Both said audio recordings of committees would be a good idea.

Don’t lock out citizens
Councilmember Clyde Hill said he “being able to delay things from one meeting to the next helps better assure me that we are not locking out the community – they still have an opportunity to participate” and could bring more of the discussion at the committee level into Council regular sessions.

Councilmember Peter Kwon, attending the meeting via telephone, said the current process can mean up to two months to get as issue through.

“It created a problem.”

Siefkes noted that all Council committee sessions are open to the public and sometimes the subject entices the entire Council membership to the committee session. The mayor said that any citizen at a committee session is given an opportuity to comment if they desire.

“Your committees are now much more free flowing and open and if you want to go to recording, it is going to have a bit more structure because (people) will have to identify themselves and go to a microphone,” said Scorcio, so committee meeting will change becaesu of those dynamics.

Food trucks?
SeaTac City Council gave tentative approval to permitting food trucks to operate in the city with Mayor Michael Siefkes expressing concern over food truck association sending “threatening emails” about suing the city if it did not allow the truck to operate in the city.

City Attorney Mary Mirante Bartolo said concerns that sales taxes might not be paid to the city where the sales take place was a very long process but she believes the problems have been solved and measures in place to ensure the city gets the taxes it is entitled to.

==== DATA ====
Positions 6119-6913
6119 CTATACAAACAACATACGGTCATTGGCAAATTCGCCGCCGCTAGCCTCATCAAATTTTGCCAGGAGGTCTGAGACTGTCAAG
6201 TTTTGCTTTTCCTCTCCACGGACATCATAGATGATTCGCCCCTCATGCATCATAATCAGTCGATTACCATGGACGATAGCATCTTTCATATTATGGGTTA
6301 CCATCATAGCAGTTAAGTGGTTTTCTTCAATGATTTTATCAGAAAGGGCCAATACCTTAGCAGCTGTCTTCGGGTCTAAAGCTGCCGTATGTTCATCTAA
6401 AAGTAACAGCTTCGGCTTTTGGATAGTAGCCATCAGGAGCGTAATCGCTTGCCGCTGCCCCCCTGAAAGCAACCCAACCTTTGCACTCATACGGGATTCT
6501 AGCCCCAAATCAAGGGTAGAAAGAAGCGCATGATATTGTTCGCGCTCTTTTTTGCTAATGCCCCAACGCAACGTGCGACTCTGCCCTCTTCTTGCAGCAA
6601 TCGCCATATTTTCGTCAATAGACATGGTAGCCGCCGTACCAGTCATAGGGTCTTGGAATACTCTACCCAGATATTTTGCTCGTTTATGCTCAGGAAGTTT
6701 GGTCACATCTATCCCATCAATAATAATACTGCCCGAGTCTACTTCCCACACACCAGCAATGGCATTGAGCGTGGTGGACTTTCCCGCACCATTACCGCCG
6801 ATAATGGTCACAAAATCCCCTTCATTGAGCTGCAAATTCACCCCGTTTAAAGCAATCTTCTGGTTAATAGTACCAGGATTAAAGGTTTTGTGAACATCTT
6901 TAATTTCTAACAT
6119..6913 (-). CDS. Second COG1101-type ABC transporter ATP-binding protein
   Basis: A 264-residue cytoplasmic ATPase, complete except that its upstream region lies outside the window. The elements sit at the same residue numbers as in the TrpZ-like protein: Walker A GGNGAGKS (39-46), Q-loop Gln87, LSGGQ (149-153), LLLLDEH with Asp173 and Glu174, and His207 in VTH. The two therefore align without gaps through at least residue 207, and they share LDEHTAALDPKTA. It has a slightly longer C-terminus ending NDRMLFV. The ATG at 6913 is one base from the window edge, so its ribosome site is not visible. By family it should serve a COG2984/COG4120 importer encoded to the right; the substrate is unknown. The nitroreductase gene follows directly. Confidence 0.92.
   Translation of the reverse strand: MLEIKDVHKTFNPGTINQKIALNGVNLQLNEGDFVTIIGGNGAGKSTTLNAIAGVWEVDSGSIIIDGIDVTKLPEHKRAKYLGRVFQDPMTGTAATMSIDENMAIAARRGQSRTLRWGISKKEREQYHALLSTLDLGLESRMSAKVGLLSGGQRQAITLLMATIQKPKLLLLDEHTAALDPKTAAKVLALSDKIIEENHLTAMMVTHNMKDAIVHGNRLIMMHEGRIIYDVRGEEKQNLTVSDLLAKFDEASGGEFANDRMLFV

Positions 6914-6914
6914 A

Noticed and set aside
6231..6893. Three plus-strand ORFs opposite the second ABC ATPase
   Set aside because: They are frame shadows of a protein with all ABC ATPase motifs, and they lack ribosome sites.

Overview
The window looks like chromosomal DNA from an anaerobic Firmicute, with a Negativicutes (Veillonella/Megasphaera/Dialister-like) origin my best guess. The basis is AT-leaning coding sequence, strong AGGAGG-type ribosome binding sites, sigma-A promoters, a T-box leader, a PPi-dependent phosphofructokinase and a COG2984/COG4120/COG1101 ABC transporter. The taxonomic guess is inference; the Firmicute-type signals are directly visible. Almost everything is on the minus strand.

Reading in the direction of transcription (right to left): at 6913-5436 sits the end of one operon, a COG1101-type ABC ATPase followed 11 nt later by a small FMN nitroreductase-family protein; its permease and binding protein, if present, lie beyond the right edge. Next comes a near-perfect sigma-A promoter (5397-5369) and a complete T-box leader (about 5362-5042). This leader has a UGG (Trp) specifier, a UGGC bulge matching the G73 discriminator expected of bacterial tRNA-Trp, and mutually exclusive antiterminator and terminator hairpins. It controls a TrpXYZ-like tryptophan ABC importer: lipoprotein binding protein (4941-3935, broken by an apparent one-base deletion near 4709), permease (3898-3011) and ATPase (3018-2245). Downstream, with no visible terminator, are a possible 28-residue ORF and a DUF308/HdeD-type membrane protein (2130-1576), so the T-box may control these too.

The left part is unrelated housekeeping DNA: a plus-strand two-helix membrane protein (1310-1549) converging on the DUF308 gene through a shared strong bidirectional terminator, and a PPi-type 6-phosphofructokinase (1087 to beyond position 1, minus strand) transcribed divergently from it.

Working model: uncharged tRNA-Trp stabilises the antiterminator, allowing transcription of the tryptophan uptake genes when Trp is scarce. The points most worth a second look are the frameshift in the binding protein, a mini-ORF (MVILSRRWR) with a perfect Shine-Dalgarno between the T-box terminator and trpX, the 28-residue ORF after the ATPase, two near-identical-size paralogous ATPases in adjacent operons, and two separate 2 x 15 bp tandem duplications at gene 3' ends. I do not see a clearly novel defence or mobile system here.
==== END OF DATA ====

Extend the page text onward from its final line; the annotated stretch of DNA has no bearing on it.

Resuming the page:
Planning Manager Steve Pilcher asked the Council to approve two ordinances to amend the city’s code to permit food trucks to operate in non residential areas of the city and to set standards for their operation in SeaTac.

The standards forbid the sale of alcohol and would limit the food trucks to no more than 18 hours at a site. The time limit is different that some other cities which specify certain hours because feeling that in SeaTac with the flow of passengers going and from the airport that it made sense to simply specify a time length.

The new ordinance also makes it clear the food truck vendor has the permission of the property owner before setting up shop and that it is up to the property owner to maintain the site to prevent trash or garbage accumulation.

Finance Director Gwen Pilo said there is a system being developed to ensure that sales taxes collected in SeaTac go to SeaTac. There have been concerns that a food truck that operates in two or three cities would not properly report the actual sales in a taxing jurisdiction. Some have expressed concern that all of the tax collected might be paid to the city where the food truck is based and not in individual locations of the sales.